Seven Ways to Pay Tribute to Legendary San Franciscan Lawrence Ferlinghetti
How to fight off the “dot-commies and the whole computer consciousness”
The fact that San Francisco still has a literary soul is largely due to the work, courage and creativity of a single man: Lawrence Ferlinghetti, poet, publisher, free speech defender, and doula to the Beat Generation. Ferlinghetti died earlier this week at 101.
“With the dot-commies and the whole computer consciousness, the Beat message is needed now more than ever,” Ferlinghetti told Chronicle writer Paul Iorio in 2000 — a sentiment that might be even truer now than then.
Here’s how to get a tiny bit radical, in the footsteps of the great man.
1. Buy A Coney Island of the Mind, which might provide some answers as to how the creative spirit survived the decade of the Man in the Gray Flannel Suit (and created the world that created Don Draper). Published in 1958, it speaks of a world in which “cadillacs fell thru the trees like rain” and “we are the same people / only further from home / on freeways fifty lanes wide.” Do not buy it on Amazon (lol). Buy it at City Lights, for curbside pick-up; the 50th anniversary edition comes with a CD — appropriate for a collection of work meant, here and there, to be accompanied by jazz.
2. Start an analogue publishing company. Sidenote: Poets throw the best book-release parties.
3. Get arrested for a good reason. Allen Ginsberg wrote Howl in an apartment at 1010 Montgomery Street, up the hill from the future site of the Transamerica Pyramid, and read from it at the 6 Gallery in North Beach in October 1955. Following that performance, Ferlinghetti wrote Ginsberg, referencing Walt Whitman’s message to Ralph Waldo Emerson after reading Leaves of Grass: “I greet you at the beginning of a great career. When do I get the manuscript?” (Ginsberg, Ferlinghetti said, “didn’t initially catch the reference.”) Ferlinghetti published Howl, was subsequently arrested on obscenity charges, and then exonerated following trial.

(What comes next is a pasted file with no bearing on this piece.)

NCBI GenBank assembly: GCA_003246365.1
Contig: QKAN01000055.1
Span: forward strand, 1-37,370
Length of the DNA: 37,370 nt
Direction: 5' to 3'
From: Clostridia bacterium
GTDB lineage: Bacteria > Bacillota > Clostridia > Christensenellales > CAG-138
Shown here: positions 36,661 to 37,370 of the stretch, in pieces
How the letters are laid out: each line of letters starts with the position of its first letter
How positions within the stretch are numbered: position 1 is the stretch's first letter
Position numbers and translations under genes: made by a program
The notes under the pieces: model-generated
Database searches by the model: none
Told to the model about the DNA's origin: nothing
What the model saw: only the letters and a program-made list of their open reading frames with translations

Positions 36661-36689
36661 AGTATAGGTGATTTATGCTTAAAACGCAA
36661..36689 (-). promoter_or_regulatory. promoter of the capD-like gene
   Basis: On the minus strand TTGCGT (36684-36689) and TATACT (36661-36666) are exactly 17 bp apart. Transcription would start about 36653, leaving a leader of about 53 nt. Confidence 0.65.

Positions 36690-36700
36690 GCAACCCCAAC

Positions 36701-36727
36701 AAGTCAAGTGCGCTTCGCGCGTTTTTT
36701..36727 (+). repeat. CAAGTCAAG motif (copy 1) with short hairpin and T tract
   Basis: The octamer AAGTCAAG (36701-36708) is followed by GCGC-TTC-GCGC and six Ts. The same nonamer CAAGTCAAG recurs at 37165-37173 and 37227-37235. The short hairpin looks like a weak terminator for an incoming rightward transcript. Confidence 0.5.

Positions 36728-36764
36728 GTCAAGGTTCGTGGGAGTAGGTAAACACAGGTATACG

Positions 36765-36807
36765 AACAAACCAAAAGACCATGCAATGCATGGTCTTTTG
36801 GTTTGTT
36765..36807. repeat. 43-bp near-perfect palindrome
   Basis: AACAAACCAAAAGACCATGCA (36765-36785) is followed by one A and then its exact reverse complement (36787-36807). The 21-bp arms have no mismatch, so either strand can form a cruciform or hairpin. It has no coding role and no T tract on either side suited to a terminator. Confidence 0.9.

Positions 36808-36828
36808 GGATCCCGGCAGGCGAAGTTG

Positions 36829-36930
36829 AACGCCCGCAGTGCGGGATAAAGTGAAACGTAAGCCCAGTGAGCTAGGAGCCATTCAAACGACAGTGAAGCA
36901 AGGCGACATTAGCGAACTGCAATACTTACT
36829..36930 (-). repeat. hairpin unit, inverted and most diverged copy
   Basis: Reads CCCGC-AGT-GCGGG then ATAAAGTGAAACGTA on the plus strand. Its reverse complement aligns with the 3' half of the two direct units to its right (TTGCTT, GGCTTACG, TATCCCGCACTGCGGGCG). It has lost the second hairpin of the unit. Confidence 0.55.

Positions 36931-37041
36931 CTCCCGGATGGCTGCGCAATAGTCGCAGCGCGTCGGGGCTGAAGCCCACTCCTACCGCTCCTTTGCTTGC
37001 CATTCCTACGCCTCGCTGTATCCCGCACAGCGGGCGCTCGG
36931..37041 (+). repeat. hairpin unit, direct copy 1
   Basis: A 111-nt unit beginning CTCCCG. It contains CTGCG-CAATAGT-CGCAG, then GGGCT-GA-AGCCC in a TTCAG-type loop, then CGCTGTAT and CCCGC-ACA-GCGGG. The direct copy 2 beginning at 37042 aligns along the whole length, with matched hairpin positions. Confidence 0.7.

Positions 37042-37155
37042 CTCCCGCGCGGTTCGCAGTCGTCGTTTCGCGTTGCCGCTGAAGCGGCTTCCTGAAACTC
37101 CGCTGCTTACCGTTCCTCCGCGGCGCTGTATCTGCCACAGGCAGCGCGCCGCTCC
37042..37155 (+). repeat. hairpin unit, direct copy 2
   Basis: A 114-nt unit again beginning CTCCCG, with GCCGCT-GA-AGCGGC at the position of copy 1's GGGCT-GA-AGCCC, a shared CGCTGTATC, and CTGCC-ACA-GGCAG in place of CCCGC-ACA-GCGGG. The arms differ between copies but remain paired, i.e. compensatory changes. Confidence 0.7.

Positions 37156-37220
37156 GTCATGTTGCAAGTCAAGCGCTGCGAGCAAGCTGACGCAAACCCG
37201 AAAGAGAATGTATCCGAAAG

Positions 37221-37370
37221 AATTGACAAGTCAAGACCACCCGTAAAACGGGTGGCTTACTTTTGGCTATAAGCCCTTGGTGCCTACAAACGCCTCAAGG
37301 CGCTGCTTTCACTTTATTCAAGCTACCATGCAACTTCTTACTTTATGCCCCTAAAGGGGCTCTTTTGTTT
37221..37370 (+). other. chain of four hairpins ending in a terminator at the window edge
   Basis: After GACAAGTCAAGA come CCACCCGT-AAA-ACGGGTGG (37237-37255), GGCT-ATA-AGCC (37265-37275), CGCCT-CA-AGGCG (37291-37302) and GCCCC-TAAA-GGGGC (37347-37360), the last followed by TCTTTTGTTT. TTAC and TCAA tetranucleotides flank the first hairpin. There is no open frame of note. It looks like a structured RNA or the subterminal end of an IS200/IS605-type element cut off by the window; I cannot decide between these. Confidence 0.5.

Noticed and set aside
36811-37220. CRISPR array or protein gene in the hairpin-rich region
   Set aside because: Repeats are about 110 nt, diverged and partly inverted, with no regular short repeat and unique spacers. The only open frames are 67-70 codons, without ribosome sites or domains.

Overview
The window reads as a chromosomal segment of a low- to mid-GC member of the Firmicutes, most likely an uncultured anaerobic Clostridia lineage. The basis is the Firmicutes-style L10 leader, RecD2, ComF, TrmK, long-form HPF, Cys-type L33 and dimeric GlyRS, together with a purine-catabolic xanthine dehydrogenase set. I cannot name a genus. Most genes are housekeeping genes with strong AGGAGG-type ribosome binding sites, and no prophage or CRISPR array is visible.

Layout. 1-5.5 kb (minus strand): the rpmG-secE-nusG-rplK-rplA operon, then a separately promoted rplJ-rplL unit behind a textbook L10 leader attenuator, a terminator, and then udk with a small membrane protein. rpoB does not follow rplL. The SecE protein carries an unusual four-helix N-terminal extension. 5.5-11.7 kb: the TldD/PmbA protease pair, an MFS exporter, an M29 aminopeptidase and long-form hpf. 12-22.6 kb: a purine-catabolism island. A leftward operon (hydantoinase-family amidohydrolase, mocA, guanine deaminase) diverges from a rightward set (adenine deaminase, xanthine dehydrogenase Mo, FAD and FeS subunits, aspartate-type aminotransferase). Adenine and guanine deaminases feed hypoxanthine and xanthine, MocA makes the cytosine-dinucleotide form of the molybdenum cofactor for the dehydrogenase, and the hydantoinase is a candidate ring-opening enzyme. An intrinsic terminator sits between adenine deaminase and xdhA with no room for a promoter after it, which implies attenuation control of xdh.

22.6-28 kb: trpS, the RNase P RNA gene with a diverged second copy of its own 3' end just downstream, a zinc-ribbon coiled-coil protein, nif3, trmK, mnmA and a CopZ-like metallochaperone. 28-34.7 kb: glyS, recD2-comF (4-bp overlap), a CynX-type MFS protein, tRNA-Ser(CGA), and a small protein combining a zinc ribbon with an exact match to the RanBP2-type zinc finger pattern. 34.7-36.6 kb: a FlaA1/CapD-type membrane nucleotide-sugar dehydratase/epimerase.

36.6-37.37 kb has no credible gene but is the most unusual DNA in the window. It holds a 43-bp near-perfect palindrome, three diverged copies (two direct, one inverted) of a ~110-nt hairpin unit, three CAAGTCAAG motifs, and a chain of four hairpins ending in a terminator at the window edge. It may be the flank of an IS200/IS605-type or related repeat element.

4. Take in the Cliffs Notes version of the trial in the 2010 film Howl, with James Franco as Ginsberg and Andrew Rogers as Ferlinghetti.
5. Buy more poetry. A broadside is, basically, a poem-poster, suitable for framing and likely a safer investment than anything you can find on Robinhood. Abebooks has plenty — like this, from Poet Laureate and Pulitzer winner Rita Dove.
6. Print your own broadside. Everyone has something worth saying — memorialize your own verse in a broadside. The excellent San Francisco Center for the Book periodically offers workshops in exactly this.
7. Did we mention buying more poetry? Three suggestions: Diane Louie’s Fractal Shores, with prose poems that fairly deserve the descriptor “luminous”; Poet Laureate Juan Felipe Herrera’s Every Day We Get More Illegal; and Why the Black Hole Sings the Blues, a new collection from Ishmael Reed — currently, among many other things, Distinguished Professor at California College of the Arts.
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